Friday, December 30, 2005

Why Rights Are Not Always Important

Consider this article. Excerpt: FBI is checking mosques with Geiger-Mueller counters to check whether they contain radioactive material. And of course, some liberals are very upset by this: "All Americans should be concerned about the apparent trend toward a two-tiered system of justice, with full rights for most citizens, and another diminished set of rights for Muslims."

The problem with such statements is that they are completely missing the target.

Let's go back to the roots: the ultimate goal of the values of modern society, democracy, human rights, civil rights etc. is trying to reduce human suffering as much as possible. Everything else is but a mean to achieve this end, the ultimate end is only the reduction of suffering and nothing else, never, ever. It is only the end that must not be changed, the means, the tools could should always change to reflect the changes in the circumstances and in the challenges.

Throughout the history, the majority of human suffering has been caused by other humans, and within this subset of human-caused suffering the majority has been caused by state oppression. This is why a few years, decades or centuries ago - it depends on which country you live in - people who wanted to reduce human suffering decided that because of this, let's protect people both from the state and from each other. Let's figure out concepts that assure that the state - or other humans - won't make people suffer. Let's define what neither the state nor others cannot do to you. Let's call these concepts "rights". Human rights, civil rights - you can call them whatever you want. These rights are the means they developed to attack the historically most prominent causes of human suffering.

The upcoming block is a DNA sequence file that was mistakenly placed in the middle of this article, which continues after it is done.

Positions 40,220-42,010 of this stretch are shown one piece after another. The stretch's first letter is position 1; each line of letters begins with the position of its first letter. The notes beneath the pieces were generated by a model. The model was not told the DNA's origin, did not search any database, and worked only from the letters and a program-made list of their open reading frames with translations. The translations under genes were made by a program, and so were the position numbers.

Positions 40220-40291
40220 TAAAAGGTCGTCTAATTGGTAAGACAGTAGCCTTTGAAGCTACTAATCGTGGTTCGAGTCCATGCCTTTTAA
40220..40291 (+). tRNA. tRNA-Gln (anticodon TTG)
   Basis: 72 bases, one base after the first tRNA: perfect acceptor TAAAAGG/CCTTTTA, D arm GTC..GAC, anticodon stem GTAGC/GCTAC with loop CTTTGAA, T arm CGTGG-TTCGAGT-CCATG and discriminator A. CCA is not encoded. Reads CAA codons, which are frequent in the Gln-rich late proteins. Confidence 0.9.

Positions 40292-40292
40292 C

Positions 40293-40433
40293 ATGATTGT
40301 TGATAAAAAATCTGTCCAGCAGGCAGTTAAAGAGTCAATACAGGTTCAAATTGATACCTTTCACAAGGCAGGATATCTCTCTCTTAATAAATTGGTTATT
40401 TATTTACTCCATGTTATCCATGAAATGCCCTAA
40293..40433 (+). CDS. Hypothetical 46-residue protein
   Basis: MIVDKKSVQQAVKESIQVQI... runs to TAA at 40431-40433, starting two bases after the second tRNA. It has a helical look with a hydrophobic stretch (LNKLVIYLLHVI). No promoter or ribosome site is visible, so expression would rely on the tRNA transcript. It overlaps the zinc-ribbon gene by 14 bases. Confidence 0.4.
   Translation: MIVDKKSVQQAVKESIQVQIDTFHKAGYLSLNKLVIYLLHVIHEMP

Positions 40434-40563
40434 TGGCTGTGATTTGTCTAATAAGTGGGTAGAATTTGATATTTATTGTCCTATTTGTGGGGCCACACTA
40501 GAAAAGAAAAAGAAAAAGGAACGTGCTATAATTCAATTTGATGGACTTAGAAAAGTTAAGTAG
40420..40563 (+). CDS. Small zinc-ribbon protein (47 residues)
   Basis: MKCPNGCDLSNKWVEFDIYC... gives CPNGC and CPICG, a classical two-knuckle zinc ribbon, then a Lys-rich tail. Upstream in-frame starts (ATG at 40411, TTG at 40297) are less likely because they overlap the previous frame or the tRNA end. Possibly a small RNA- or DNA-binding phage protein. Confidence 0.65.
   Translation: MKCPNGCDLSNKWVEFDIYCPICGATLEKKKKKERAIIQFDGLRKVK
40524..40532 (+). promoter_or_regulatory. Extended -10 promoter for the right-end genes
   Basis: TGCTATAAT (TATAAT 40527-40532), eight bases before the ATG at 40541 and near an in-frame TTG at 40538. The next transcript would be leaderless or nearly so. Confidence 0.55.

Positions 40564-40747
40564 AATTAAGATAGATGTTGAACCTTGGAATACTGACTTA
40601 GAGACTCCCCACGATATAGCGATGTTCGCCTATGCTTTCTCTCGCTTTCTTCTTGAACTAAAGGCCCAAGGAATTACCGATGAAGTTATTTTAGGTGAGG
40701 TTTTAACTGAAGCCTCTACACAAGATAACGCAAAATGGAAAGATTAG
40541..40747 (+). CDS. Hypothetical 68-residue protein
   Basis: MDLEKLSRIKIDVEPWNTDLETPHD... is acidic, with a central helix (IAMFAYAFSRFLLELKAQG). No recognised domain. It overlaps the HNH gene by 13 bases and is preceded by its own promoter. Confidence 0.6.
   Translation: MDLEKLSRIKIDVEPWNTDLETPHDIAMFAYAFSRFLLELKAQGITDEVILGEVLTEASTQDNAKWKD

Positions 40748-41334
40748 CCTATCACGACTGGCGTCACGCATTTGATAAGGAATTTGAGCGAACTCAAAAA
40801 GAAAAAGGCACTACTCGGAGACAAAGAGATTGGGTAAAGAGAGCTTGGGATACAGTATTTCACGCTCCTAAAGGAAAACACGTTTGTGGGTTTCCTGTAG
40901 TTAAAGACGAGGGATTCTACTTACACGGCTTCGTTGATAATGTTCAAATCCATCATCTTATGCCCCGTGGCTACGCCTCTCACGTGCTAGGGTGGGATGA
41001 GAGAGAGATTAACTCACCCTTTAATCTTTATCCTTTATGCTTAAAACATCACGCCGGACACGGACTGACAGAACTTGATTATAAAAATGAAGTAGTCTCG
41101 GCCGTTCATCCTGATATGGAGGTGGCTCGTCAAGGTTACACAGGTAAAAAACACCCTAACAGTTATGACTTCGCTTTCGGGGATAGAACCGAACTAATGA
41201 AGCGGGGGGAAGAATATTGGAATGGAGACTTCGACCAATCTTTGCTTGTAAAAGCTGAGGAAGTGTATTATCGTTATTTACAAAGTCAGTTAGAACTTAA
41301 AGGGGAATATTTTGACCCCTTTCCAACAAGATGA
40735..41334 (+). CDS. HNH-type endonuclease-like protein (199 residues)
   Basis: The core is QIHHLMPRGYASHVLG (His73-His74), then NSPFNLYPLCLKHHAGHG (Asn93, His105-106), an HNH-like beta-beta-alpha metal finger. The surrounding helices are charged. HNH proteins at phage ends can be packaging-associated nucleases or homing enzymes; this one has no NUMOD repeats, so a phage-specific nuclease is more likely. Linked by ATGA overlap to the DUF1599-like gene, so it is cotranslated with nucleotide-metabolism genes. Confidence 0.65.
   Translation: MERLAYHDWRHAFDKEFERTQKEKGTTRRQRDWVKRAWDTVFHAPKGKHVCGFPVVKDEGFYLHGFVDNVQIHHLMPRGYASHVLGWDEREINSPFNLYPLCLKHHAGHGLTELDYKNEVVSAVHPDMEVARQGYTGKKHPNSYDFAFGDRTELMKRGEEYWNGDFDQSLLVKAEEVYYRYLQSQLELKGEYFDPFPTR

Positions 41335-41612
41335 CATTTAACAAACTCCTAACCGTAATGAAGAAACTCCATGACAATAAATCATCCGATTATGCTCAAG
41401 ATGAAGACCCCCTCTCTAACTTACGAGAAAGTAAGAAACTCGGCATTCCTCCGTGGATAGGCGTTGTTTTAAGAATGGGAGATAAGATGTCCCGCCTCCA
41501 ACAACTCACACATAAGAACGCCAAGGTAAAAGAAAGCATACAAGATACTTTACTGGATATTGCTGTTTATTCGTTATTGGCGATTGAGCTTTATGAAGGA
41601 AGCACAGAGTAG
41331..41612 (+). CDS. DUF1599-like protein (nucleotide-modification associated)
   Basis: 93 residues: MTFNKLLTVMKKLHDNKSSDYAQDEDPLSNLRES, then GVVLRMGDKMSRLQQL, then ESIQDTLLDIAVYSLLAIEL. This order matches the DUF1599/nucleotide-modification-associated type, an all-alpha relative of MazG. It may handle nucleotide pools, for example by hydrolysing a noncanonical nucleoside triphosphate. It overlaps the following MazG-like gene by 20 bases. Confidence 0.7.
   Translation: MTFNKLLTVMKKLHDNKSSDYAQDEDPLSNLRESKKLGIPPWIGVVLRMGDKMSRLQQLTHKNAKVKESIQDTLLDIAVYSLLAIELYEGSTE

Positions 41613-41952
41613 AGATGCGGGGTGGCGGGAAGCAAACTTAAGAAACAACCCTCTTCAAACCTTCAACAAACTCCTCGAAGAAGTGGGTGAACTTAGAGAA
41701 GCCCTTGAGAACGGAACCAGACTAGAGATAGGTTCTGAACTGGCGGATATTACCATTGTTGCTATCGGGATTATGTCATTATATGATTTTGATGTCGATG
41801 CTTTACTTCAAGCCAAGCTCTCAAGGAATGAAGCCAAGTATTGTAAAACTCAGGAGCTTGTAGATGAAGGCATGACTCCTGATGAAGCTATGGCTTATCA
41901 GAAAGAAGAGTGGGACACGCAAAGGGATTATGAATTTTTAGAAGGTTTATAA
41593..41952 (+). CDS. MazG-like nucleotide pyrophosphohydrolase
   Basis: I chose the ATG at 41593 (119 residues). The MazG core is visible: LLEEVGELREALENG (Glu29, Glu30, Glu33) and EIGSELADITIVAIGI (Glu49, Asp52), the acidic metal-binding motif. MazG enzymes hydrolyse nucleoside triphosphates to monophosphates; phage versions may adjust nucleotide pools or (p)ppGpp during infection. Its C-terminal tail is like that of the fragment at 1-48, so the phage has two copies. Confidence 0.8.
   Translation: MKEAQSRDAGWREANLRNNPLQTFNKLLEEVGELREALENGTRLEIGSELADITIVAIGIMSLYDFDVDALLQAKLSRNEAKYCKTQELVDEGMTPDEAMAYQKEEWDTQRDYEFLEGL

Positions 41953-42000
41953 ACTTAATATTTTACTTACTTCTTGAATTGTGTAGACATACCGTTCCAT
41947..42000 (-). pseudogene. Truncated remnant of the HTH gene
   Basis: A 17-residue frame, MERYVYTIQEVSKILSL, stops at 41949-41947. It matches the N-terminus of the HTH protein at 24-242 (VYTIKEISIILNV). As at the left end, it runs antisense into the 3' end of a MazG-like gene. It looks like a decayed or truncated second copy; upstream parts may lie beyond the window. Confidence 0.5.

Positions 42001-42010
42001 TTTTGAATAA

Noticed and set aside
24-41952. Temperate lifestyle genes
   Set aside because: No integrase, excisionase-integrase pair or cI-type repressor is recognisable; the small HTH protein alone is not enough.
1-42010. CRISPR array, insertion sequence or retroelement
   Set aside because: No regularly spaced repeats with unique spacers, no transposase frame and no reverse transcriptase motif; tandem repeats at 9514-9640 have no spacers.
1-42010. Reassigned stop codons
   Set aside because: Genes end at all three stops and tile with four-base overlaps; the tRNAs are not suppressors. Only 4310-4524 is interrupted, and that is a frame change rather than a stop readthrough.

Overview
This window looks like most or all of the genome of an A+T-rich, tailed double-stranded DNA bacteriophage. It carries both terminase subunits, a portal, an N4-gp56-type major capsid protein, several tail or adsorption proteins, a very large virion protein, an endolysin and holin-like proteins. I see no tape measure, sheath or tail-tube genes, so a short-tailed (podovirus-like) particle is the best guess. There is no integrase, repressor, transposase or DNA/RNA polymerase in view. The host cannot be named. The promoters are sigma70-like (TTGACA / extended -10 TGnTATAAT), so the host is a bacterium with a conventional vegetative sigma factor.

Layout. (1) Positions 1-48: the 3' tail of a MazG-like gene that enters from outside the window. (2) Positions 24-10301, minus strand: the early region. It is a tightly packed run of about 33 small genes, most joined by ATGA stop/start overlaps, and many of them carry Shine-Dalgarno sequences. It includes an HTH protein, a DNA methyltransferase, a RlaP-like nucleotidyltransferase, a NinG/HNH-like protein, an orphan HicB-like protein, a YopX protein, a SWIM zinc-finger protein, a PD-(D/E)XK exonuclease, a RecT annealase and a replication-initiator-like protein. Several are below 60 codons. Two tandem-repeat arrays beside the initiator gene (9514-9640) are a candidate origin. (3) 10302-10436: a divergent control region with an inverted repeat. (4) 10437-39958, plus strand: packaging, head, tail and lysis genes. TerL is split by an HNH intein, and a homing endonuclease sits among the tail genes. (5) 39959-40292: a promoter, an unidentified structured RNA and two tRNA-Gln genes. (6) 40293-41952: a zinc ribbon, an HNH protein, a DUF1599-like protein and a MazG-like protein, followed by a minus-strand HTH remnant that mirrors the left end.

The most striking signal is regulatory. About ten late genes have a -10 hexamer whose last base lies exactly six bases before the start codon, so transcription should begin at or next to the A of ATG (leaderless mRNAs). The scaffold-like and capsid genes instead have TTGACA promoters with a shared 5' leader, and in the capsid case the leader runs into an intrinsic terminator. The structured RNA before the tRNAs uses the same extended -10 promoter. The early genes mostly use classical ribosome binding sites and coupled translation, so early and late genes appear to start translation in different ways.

These concepts, these rights are actually working quite well whenever they are upheld. It would be completely stupid to deny this: the whole fact that I can and may publish my thoughts here is due to these rights. They are important tools. I would never deny that.